SNY: What would you like to see
happen to mambo within the next few years?, next decade? Within your
MB: Personally, I would
love for everyone that is serious about dancing mambo, whether it is
on 1 or 2 or whatever, to be versed enough in clave to understand the
relationship of the rhythms in salsa music in order to be in sync with
the music and free in in the dance. I'd also like to see no
division amongst dancers, whether they be individuals or groups.
SNY: Where did you learn to Dance NY
style On2??? (Where did you learn to Dance On2)????
MB: I got my styling
when I was attending Borough of Manhattan Community College back
in the 70's but I started to dance on 2 and understand the clave
during the heyday of the Mambo Society in 1989 with folks like Paula
Cournier, David Melendez, Paul Calderon, Mimi Melendez, Evelyn Negron,
Angel & Addie Rodriguez, and many more.
Where did you originally learn how to dance mambo and who was (were)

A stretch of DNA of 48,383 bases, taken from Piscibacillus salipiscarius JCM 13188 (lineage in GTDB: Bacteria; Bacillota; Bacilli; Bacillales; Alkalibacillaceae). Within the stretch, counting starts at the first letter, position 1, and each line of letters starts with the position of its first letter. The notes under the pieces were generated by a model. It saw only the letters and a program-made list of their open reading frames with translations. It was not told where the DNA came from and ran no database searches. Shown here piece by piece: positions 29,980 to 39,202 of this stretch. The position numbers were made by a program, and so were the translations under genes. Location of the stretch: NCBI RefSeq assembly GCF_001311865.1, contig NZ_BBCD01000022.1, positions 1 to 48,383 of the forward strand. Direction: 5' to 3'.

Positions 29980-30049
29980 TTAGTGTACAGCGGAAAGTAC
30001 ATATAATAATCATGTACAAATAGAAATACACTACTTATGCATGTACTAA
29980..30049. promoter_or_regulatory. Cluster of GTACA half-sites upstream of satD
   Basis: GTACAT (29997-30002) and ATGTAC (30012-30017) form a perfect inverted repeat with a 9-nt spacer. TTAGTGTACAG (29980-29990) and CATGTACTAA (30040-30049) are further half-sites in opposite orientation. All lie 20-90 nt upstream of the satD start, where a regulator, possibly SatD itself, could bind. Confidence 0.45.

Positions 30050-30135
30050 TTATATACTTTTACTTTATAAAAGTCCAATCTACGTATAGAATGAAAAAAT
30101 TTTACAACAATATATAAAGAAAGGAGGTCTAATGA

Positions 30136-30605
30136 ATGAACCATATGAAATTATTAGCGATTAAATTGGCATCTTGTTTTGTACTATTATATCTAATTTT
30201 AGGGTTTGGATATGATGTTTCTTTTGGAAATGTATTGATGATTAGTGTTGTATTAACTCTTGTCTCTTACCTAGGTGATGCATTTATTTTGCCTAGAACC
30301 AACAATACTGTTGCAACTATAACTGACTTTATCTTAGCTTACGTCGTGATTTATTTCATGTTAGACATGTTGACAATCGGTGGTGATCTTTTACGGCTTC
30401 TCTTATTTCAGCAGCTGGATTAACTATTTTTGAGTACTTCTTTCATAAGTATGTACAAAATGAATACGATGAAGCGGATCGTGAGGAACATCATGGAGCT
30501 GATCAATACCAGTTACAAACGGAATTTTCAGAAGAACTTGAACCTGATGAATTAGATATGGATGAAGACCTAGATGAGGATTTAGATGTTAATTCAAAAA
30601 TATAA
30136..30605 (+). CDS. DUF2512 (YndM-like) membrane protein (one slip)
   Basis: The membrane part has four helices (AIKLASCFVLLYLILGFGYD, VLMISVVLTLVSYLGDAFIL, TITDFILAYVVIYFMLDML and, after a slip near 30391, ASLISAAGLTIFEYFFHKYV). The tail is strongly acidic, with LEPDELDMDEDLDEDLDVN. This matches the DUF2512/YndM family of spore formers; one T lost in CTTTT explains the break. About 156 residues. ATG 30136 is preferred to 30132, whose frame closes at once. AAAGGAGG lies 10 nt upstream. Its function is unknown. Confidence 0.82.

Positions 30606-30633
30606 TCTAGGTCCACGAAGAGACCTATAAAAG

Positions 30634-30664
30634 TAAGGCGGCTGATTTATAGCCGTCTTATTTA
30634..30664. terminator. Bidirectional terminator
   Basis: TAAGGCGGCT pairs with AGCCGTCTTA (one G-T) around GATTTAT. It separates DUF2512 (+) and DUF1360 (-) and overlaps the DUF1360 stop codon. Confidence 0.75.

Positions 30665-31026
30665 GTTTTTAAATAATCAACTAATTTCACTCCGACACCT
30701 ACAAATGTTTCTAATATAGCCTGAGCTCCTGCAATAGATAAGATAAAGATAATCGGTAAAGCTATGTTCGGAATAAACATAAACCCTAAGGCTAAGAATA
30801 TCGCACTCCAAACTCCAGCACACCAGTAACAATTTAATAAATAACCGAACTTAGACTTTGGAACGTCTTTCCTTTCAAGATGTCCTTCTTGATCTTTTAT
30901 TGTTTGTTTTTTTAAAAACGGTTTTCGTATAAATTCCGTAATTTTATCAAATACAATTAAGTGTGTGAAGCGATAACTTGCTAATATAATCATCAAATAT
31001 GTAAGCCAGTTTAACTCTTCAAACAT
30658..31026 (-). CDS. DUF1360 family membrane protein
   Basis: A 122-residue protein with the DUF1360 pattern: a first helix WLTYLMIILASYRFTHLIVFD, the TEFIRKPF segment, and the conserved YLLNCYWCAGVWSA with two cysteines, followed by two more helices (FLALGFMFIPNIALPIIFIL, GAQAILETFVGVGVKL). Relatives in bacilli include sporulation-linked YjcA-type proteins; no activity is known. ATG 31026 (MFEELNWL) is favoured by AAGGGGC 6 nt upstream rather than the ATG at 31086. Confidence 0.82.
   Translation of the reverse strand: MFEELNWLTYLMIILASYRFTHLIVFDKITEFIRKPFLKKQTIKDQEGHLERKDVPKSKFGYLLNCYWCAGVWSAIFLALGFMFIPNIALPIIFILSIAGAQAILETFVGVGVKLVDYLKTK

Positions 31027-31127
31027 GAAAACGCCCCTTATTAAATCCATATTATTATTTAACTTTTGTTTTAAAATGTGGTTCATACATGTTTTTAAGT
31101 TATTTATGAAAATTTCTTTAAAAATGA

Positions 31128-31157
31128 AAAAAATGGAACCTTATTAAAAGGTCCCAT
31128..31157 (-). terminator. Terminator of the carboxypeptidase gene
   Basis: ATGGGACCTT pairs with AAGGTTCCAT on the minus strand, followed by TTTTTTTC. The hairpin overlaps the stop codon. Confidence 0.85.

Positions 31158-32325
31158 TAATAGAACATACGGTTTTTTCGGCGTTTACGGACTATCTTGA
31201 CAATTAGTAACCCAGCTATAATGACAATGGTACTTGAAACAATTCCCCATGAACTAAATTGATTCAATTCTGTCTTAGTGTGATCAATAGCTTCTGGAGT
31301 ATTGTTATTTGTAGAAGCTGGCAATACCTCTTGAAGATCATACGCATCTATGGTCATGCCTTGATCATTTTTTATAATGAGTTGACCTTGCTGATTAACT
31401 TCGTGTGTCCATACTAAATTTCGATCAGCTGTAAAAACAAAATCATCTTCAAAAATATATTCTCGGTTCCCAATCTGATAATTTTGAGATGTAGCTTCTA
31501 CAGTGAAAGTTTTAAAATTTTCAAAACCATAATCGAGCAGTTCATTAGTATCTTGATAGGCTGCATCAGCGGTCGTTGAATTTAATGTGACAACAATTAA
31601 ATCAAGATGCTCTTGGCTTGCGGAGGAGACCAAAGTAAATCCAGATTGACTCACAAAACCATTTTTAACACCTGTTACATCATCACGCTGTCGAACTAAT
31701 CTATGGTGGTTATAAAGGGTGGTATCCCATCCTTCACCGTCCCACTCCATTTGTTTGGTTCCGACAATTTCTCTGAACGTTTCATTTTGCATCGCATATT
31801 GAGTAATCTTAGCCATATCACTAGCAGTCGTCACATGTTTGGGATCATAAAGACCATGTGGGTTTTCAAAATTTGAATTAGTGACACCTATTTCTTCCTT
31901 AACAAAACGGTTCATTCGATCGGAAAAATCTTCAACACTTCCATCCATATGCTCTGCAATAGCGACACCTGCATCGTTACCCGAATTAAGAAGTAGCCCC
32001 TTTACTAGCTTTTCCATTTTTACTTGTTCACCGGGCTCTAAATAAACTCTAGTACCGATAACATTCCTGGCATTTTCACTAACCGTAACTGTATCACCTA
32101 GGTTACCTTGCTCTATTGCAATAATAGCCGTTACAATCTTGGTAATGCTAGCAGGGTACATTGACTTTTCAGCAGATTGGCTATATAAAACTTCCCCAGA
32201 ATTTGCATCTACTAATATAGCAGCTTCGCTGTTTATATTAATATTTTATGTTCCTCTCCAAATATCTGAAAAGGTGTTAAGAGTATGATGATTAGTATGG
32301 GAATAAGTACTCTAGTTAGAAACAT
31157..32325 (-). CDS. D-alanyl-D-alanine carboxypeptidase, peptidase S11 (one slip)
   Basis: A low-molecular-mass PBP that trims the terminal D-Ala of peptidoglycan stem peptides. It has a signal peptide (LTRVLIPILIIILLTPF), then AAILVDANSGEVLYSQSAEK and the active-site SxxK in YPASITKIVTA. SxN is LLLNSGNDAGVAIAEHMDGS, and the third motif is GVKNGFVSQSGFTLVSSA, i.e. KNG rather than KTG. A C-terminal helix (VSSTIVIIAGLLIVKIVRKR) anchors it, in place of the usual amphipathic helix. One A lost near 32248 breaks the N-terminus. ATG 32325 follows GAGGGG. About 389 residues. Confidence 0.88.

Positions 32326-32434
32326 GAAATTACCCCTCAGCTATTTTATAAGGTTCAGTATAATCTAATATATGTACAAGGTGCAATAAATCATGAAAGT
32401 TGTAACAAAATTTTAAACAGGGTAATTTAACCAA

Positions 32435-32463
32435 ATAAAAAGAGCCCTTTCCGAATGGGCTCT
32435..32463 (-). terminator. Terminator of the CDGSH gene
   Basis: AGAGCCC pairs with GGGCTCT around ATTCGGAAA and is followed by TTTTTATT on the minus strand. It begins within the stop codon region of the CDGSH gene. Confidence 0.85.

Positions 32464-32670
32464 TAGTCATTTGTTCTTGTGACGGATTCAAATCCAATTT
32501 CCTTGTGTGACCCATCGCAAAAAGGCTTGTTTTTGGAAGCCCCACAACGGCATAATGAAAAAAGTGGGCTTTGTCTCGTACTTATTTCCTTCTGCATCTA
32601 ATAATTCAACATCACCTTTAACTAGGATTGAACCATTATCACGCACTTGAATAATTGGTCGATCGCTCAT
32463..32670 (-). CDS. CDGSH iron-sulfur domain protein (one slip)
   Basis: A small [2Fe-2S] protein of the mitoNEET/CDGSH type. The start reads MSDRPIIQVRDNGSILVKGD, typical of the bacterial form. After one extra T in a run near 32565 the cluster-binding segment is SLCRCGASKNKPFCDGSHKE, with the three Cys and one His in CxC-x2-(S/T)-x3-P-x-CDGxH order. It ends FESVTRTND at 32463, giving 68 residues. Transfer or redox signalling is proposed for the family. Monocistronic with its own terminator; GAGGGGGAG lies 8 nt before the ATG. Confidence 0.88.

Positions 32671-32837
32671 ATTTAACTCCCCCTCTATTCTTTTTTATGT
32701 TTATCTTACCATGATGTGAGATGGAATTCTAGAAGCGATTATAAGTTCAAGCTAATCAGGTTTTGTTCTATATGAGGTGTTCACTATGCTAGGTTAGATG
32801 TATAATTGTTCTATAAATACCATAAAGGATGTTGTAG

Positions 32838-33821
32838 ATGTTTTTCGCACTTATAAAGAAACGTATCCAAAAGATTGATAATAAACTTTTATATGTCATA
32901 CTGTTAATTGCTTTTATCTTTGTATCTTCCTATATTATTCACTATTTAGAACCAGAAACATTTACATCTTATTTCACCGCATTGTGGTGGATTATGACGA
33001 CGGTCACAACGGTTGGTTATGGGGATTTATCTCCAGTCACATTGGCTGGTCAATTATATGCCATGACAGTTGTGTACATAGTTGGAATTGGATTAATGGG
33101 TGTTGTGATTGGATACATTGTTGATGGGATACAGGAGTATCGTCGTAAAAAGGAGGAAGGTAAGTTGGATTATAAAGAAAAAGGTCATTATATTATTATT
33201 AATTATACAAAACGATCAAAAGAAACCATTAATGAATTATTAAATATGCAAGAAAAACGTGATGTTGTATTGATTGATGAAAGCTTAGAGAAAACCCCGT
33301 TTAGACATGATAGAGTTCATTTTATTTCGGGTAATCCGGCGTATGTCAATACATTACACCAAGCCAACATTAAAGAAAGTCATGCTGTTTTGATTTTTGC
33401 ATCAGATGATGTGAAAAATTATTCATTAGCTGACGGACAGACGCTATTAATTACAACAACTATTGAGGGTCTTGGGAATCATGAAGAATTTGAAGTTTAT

MB: There was a fellow I
went to college with by the name of George. We hung out a lot together
and I always admired the way he danced. Once he came over to the house
and showed me how to dance in the style that he used. He even played
the follower and now my styling is a direct reflection of that time.
What is it like to teach On2 Mambo where you're at?
MB: Teaching mambo here
in L.A. is a lot of fun because those in my classes seem very hungry
What do you like most about teaching?
MB: I love the fact that
people begin to execute what I'm relaying to them. Its a great sense
of accomplishment when you someone getting comfortable and relaxed in
what was, in the beginning, something that was hard to do.
Why do you think people come to learn from you?
MB: I think mainly
because of the confidence and knowledge I have in the subject and also
the style of dance. Sometimes people just come to the classes because
they may have seen an ad or an email announcement or a flyer. They
check out the class and then decide to stay because of my fun approach
with detail to specifics in fundamentals.